Visne partem mei capere? Comminus agamus! * Me semper rogo, Quid faceret Iulius Caesar? * Confidence is a good thing! Overconfidence is too much of a good thing.
[b]Legio XIIII GMV. (Q. Magivs)RMRS Remember Atuatuca! Vengence will be ours!
Titus Flavius Germanus
Batavian Coh I
Byron Angel
Reply
#10
Thanks for that "bing" one, Byron.
I'll try that later on.
What do you mean by "published" : papers on it or just pics ?
In the later case, as mentioned above:
Quote:Karl-Josef Gilles: "Spätrömische Höhensiedlungen in Eifel und Hunsrück/ Late-roman hilltop-forts in Eifel and Hunsrück" , p109f / p279, Trier 1985 (!)
Page 279 fig 1-7 are the (metal) parts of the belt in question.
If you need that, pm me your eMailadress and I'll scan that for you.

Greez

Simplex
Siggi K.
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#11
Update.
Seems I found the "Master"-paper on that find along with 1 more (good) pic.
http://www.gdke-rlp.de/, then go to "Aktuelles" >>>>>>>"Pressemitteilungen" >>> 17.06.2012 (right now the third from top, but this may change -- its with the pic where's the blue umbrella is shown.) >>> "lesen Sie weiter" ....and... presto ... here it is.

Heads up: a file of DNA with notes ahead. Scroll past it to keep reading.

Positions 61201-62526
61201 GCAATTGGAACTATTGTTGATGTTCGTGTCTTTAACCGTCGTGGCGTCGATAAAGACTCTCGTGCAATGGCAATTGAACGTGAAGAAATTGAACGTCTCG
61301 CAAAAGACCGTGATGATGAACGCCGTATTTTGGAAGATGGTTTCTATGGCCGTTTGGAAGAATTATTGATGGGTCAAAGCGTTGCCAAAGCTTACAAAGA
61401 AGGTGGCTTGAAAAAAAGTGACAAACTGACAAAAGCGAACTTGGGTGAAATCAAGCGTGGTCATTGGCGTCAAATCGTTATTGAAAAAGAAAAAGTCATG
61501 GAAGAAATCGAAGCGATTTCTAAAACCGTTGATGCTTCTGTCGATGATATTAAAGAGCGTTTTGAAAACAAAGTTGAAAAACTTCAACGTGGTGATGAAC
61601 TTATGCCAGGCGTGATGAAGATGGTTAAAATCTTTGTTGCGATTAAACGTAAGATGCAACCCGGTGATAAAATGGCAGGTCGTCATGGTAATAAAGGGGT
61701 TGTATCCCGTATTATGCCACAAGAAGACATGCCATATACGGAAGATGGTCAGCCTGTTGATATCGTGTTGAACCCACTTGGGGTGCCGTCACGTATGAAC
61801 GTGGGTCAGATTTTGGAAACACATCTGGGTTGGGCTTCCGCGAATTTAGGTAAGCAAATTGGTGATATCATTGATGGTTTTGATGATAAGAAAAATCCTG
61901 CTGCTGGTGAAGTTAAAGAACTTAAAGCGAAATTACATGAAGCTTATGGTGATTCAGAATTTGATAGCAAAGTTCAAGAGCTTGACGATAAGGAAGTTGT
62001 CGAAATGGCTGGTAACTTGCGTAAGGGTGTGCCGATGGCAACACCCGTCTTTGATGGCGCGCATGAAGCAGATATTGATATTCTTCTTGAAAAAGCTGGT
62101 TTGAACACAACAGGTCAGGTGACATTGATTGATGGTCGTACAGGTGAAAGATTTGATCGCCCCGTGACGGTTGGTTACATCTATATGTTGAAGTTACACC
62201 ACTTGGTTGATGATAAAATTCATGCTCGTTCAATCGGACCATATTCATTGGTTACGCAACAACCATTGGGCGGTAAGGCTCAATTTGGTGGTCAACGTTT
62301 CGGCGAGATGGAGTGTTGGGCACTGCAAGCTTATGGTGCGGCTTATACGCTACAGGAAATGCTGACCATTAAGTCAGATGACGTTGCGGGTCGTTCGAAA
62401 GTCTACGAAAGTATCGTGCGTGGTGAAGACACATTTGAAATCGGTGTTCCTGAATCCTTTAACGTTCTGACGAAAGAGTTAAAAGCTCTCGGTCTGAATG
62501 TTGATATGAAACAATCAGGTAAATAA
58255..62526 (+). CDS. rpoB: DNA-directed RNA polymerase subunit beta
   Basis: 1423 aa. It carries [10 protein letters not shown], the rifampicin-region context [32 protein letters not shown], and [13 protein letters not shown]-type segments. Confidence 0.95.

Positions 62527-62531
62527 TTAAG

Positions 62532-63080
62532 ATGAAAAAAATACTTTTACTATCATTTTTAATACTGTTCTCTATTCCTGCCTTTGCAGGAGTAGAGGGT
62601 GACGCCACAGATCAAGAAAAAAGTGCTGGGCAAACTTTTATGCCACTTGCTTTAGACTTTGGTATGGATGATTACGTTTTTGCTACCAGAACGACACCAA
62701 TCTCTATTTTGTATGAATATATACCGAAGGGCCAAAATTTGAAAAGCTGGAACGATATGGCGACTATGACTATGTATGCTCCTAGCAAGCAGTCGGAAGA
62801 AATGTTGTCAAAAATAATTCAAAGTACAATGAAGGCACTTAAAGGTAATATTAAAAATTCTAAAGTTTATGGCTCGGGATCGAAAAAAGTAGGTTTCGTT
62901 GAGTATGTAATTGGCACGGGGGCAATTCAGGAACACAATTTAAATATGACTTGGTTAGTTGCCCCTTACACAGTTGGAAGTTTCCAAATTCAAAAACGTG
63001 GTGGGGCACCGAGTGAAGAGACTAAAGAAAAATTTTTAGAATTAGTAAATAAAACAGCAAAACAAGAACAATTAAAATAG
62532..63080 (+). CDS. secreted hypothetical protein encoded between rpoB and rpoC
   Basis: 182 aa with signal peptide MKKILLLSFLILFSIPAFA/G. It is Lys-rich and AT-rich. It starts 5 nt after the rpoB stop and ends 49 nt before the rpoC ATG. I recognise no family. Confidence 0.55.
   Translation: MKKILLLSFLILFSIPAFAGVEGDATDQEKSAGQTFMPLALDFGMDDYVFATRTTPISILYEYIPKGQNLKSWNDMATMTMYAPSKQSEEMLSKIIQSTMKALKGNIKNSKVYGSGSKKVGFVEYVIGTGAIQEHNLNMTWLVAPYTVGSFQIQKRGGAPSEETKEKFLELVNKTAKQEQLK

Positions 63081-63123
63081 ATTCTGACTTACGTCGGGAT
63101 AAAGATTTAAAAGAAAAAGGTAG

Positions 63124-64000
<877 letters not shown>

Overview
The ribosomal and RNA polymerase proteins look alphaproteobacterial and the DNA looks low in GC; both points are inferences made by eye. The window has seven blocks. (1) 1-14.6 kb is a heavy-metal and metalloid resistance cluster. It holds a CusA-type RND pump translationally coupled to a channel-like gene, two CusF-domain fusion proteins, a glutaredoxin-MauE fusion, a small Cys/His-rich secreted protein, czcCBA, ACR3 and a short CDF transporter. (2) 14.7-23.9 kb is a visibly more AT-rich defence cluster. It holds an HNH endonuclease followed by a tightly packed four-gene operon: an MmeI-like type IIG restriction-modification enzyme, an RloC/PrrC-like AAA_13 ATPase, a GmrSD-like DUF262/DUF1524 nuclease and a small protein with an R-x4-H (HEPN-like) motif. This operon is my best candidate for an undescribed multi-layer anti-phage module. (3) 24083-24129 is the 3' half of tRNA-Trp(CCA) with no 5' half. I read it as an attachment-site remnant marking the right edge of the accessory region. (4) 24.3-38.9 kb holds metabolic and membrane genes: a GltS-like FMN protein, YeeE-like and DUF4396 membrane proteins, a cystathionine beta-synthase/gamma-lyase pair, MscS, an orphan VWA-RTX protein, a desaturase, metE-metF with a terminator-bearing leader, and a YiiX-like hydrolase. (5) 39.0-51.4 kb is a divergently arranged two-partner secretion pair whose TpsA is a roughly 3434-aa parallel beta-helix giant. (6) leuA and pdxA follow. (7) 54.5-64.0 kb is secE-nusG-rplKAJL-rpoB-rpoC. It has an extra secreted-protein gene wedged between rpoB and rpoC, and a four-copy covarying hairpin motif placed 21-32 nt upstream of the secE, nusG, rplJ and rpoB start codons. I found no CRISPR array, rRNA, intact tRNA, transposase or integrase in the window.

Ahhh, and YES --- hail Caesar (!) bing translator is WAY better, thanks again.
I couldn't find serious flaws at a "quick lookover" so I'm posting that unaltered. :wink:
This one's going to save me precious time --- and sleep !! Cool
HERE:
EDIT : A slightly amended translation of the GdKs-Press-Release:
17.06.2012 | Important find | Bernkastel-Kues
Important find of the local Archaeology: the Roman high-altitude fortifications on Castle Hill in Bernkastel-Kues

The external fortifications ("kennel") on the castle ruins of "Landshut" castle at Berncastel-Kues are being rebuilt since 2009 under the supervision of the GDKE (General Directoratefor cultural heritage, stately office for monumental conservation, Mainz)
The Office For Research, Documentation and Design (BDK) under the direction of Achim Wendt (Heidelberg) has been in charge of this for expert guidance. In the course of preparation for this year's restoration campaign on the eastern side of the Castle he (Wendt) noticed unusually massive remains of a Roman fortification integrated into the medieval kennel (Zwinger, still standing upright.